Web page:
General Washington’s letter of March 24 concerning British Commissioners is the focus of attention. John Adams demonstrates the ability of members of Congress to submerge the vital question of independence or reconciliation in sundry concerns. And Richard Henry Lee’s letter to Samuel Purviance shows the danger of sending private correspondence to a public body.
Journals of the Continental Congress [Edited]
Resolved, That the Secret Committee be directed to give proper orders for landing, securing and bringing to Philadelphia the cargo imported by Captain Young.
A memorial of Captain Hermann Allen was referred to the Committee of Claims.
Congress resumed consideration of the report on General Washington’s letter of March 24, and Resolved
[Whereas] General Washington having requested directions concerning the conduct that should be observed towards commissioners, said to be coming from Great Britain to America,
Resolved, That General Washington be informed, that the Congress suppose, if commissioners are intended to be sent from Great Britain to treat of peace, that the practice usual in such cases will be observed, by making previous application for the necessary passports of safe conduct, and on such application being made, Congress will then direct the proper measures for the reception of such commissioners.
The committee appointed to bring in a resolution concerning the liability of residents who assist any of the enemies of these United Colonies in the captures of vessels or goods brought in their report which was read and Ordered, To lie on the table.
A letter of April 24, from General Lee, was laid before Congress and read.
The Congress then resolved itself into a committee of the whole. Benjamin Harrison reported that the committee have come to sundry resolutions, which he laid before Congress, and the report was agreed to:
Resolved, That ten millions of dollars be raised for the purpose of carrying on the war for the current year including money to be paid to the Indians for their goods and services. Resolved, That a committee of seven– James Duane, Robert Morris, Edward Rutledge, Elbridge Gerry, Roger Sherman, Richard Henry Lee, and Joseph Hewes– be appointed to devise ways and means for raising the ten millions of dollars.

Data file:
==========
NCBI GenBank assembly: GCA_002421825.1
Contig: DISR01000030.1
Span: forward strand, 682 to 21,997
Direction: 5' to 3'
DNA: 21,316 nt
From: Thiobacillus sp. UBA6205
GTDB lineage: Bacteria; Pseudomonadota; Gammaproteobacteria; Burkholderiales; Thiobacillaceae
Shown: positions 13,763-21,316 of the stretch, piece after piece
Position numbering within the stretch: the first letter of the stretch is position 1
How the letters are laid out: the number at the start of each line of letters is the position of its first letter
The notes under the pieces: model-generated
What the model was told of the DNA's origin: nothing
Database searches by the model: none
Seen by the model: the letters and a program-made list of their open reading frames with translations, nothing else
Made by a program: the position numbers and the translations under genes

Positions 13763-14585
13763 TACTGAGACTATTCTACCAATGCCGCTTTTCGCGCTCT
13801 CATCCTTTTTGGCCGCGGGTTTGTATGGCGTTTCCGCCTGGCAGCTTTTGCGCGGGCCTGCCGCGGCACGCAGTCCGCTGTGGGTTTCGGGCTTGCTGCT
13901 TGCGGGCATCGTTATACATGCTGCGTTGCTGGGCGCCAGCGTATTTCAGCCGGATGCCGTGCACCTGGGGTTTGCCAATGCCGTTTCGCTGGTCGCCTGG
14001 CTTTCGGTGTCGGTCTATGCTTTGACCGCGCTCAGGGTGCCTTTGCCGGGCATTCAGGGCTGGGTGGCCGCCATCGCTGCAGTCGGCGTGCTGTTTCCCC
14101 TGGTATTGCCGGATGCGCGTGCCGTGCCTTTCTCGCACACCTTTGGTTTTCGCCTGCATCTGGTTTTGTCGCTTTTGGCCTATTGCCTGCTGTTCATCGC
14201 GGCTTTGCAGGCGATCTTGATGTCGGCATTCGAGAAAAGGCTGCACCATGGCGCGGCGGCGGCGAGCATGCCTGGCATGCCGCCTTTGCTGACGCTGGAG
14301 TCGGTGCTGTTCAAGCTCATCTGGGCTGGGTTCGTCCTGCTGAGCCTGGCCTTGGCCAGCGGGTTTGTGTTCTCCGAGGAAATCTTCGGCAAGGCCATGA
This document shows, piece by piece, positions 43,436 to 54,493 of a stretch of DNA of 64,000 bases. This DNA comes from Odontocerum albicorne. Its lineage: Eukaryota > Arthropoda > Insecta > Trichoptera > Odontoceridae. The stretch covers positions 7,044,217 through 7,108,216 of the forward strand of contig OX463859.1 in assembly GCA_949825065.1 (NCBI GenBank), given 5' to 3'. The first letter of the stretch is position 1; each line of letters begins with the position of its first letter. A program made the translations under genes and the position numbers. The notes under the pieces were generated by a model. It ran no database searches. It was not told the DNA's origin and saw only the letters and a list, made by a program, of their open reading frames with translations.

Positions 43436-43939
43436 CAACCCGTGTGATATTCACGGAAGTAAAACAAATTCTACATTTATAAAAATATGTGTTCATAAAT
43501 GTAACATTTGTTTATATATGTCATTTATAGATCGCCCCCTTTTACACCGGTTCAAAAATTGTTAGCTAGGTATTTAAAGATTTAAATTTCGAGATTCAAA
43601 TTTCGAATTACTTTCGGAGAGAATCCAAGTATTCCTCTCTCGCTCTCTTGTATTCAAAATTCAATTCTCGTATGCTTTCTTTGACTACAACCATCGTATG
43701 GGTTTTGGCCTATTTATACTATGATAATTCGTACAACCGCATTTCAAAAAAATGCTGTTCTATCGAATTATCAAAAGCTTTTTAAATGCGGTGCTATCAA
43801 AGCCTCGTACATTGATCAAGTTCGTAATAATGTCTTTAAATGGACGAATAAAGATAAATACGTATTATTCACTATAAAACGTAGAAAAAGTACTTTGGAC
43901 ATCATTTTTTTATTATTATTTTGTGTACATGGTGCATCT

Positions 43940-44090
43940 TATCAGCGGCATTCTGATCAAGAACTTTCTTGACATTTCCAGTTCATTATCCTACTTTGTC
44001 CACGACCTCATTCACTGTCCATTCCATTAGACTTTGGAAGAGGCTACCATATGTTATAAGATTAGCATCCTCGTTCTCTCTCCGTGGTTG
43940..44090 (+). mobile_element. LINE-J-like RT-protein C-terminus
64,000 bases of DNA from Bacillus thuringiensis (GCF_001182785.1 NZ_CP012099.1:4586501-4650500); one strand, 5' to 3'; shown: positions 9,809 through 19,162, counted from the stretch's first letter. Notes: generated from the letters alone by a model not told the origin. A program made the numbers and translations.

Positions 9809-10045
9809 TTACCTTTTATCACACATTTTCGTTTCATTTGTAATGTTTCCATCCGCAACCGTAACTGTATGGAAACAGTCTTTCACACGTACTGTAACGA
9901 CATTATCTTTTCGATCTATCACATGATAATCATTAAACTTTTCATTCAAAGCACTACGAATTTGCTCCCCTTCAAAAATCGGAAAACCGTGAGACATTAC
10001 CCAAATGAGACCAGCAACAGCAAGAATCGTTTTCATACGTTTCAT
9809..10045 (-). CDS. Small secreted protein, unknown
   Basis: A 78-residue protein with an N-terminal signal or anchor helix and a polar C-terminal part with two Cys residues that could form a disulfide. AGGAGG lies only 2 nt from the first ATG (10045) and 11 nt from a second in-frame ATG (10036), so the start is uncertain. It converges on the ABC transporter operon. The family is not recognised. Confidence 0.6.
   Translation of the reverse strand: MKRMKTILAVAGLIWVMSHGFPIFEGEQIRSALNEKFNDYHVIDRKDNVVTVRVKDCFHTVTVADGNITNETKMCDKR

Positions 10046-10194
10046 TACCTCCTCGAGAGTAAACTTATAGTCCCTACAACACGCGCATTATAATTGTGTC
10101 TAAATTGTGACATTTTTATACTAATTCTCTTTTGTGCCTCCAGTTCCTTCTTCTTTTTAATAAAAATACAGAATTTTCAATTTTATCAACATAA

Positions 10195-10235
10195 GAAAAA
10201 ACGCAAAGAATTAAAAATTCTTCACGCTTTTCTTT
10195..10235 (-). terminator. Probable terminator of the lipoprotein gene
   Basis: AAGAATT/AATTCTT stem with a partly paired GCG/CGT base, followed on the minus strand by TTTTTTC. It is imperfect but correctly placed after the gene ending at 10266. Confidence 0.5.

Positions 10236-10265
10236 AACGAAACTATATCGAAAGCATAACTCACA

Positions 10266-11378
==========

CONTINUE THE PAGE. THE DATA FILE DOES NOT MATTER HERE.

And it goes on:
Resolved, That the convention, or committee or council of safety of Virginia, be empowered to appoint surgeons to the battalions raised in said colony, for the service of the continent. Resolved, That John Taylor be appointed Judge Advocate to the continental troops in the colony of Virginia.
Adjourned to 10 o’Clock tomorrow.
John Adams Autobiography
It will be observed how long this trifling business had been depending, but it cannot be known from the Journal how much debate it had occasioned. It was one of those delusive contrivances, by which the party in opposition to us endeavored, by lulling the people with idle hopes of reconciliation into security, to turn their heads and thoughts from independence. They endeavored to insert in the resolution ideas of reconciliation; we carried our point for inserting peace. They wanted powers to be given to the General to receive the commissioners in ceremony; we ordered nothing to be done till we were solicited for passports. Upon the whole, we avoided the snare, and brought the controversy to a close, with some dignity. But it will never be known how much labor it cost us to accomplish it.
Then a committee of the whole, on the state of the colonies. Mr. Harrison reported sundry resolutions, which, as they stand on the Journal, will show the art and skill with which the General’s letters, Indian affairs, revenue matters, naval arrangements, and twenty other things, many of them very trivial, were mixed, in these committees of the whole, with the great subjects of government, independence, and commerce. Little things were designedly thrown in the way of great ones, and the time consumed upon trifles which ought to have been consecrated to higher interests. We could only harangue against the misapplication of time, and harangues consumed more time, so that we could only now and then snatch a transient glance at the promised land.
Richard Henry Lee to Samuel Purviance, Jr. [Maryland Committee of Safety]
I received yesterday your favor of the 2d instant, and in answer to that part of it desiring to know if Mr. Hancock gave a copy of your letter to any person I must say that I do not know whether or not, but I am inclined to think he has not. This business appears to me thus.
When Mr. Hancock received the dispatches from Baltimore, he proceeded to read the whole in Congress, and among others, a letter containing observations on the Council of Safety of Maryland, relative to the timidity of their Councils; which it appears he had not previously read in private, because, when he came to that part of it which mentioned its being written in confidence, he stopped, and observed it was private, and proposed it should be so considered; but as he had read so much of it, he went on but read no name at the bottom, & in the debate consequent upon it ’twas supposed to be anonymous, and it was conjecture alone that fixed you as the Author
We learn that more than 40,000 men would sail from Portsmouth & Grenoch about the 1st of April for N. America. They consist of Hessians, Hanoverians, Mechlenburghers, Scotch Hollanders, & Scotch Highlanders, with some British Regiments. Their destination not certain, but said to be N. York, New England, Canada, & 2 expeditions more South….
Edited with commentary by Gordon Lloyd.